Trump's team might argue that the fundraising represents political speech with generally obscure solicitations, and that introducing it into criminal proceedings could raise First Amendment issues and create a slippery slope for future candidates. Political fundraising materials often engage in bombast or exaggeration.
Republicans might also argue that Democrats are lax in the claims they use in fundraising requests. And the Trump campaign may argue that they are actually using the funds to try to investigate fraud.
A Trump campaign adviser said the “deep state” stepped up its attacks on the former president as his poll numbers rose. “The ‘political police' have been pushing their manhunt ever since President Trump stepped off the escalator, and they have been proven wrong every time,” the adviser added.
Officials with the Republican National Committee declined to comment.
Immediately after the election, Trump's campaign advisers contacted Ken Block, owner of the Rhode Island-based firm Simpatico Software Systems, to get him to evaluate certain fraud allegations.
Mr. Block ended up researching various claims about possible fraud that Mr. Trump's aides brought him. He never produced a final report. But every time he investigates a claim, he said in an interview, he finds nothing.
Mr Block said he had denied “everything that entered and found no substantive fraud sufficient to invalidate the election results.” He said he was isolated from what happened in the campaign, as Trump railed against his aides about staying in office and continued to insist he had won the election that he was repeatedly told he had lost.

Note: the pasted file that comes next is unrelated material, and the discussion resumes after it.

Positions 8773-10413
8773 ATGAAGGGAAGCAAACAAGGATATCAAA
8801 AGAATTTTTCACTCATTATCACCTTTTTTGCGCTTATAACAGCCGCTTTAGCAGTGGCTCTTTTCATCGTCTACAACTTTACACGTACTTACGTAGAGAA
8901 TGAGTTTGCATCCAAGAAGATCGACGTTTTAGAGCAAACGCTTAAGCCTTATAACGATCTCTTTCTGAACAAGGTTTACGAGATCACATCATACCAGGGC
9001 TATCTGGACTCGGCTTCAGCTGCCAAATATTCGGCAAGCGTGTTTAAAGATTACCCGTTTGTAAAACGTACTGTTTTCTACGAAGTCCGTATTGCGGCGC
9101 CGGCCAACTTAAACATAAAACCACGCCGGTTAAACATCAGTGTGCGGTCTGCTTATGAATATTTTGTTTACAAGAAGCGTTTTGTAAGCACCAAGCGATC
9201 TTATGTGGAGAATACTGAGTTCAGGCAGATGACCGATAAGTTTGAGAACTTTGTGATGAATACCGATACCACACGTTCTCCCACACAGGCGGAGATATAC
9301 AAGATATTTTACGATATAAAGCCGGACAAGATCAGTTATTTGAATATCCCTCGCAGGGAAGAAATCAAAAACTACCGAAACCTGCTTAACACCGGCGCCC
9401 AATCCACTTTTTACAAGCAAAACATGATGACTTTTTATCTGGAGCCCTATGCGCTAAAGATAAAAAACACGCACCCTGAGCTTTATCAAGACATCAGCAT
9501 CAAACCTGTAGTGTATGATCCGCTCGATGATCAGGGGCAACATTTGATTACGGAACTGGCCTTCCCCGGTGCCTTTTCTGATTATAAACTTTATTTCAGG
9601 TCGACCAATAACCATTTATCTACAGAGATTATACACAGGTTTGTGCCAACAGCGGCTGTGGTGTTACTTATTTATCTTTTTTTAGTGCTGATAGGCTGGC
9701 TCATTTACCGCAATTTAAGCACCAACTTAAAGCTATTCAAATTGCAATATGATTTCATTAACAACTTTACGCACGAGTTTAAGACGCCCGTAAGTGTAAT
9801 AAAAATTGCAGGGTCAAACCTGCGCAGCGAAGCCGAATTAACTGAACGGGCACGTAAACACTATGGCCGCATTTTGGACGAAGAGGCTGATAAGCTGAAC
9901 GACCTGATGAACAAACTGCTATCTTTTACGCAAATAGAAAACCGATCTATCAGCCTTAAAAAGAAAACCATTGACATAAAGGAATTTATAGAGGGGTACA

“I am very closed from all madness,” said Mr. Block, whose company was paid $735,000, records show. He received subpoenas for documents, but declined in interviews to discuss anything to do with the grand jury.
A few days after starting work with Mr. Block and Simpatico, Trump's campaign hired a second company, Berkeley Research Group. A federal grand jury has accepted evidence that Berkeley was hired on the advice of Jared Kushner, Mr. Trump, who oversees political operations.
The grand jury has fielded questions regarding whether Trump was briefed on Berkeley's findings showing there was no widespread fraud.
The company ultimately submitted a report showing no fraud would alter the election results, and was paid approximately $600,000 for its work. The firm was hired through a law firm that has long represented Mr Trump in his personal capacity, Kasowitz Benson Torres, although attorneys there were not involved in pursuing Mr Trump's election fraud claims, according to a person briefed on the matter.
A deputy advisor to Berkeley Research Group said the company had a “no comment” policy and declined to discuss the matter further.
During the January 6 House committee proceedings last year, several people close to Trump testified that they had told him that no amount of fraud was enough to change the result of the vote.
Within two weeks of the election, Trump's own campaign communications staff compiled an internal report debunking many aspects of the conspiracy theory that voting machines created by Dominion Voting Systems had been hacked and used to reverse Trump's votes. The report was written in the presence of pro-Trump lawyers like Sidney Powell and Rudolph W. Giuliani promoting the fake Dominion story at press conferences and on television.
As part of its investigation into Trump's post-election campaign fundraising, the January 6 panel subpoenaed records from Salesforce.com, a vendor that assisted the campaign and the Republican National Committee sending emails to potential donors. The RNC fought back, filed a lawsuit to overturn the subpoena, and the House committee eventually withdrew it.
In the latest subpoena, federal prosecutors have searched for documents related to Salesforce in addition to other vendors, according to a person briefed on the matter.